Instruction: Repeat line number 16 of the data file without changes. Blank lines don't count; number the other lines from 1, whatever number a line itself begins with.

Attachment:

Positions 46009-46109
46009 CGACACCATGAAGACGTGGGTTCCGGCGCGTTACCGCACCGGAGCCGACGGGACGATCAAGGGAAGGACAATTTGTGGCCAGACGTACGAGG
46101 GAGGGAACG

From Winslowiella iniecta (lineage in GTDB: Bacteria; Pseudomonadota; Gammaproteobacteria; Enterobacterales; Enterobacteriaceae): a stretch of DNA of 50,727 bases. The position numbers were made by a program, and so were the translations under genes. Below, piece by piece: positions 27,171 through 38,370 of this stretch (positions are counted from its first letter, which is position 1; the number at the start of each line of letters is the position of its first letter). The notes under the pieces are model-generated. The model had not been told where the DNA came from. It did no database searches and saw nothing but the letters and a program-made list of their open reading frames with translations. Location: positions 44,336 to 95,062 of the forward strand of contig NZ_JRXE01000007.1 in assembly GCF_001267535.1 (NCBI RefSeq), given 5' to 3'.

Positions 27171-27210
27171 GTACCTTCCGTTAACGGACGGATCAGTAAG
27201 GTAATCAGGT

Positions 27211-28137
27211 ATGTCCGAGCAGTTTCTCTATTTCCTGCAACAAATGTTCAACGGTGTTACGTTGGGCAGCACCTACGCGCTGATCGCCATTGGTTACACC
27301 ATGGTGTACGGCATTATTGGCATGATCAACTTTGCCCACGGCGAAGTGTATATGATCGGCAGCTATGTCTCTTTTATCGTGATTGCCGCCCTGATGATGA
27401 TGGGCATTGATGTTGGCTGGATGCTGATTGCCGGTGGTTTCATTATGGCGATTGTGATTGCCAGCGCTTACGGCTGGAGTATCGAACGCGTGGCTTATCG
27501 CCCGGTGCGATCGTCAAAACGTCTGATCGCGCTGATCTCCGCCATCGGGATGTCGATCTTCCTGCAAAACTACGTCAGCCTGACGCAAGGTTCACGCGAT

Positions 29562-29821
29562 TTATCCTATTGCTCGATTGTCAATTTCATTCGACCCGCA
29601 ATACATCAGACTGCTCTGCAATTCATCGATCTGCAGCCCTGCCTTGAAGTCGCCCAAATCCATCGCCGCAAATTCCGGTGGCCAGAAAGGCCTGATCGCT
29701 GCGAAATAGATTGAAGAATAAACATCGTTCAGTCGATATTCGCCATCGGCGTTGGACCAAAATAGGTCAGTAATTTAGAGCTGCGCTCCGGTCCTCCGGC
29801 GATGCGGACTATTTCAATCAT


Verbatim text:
29701 GCGAAATAGATTGAAGAATAAACATCGTTCAGTCGATATTCGCCATCGGCGTTGGACCAAAATAGGTCAGTAATTTAGAGCTGCGCTCCGGTCCTCCGGC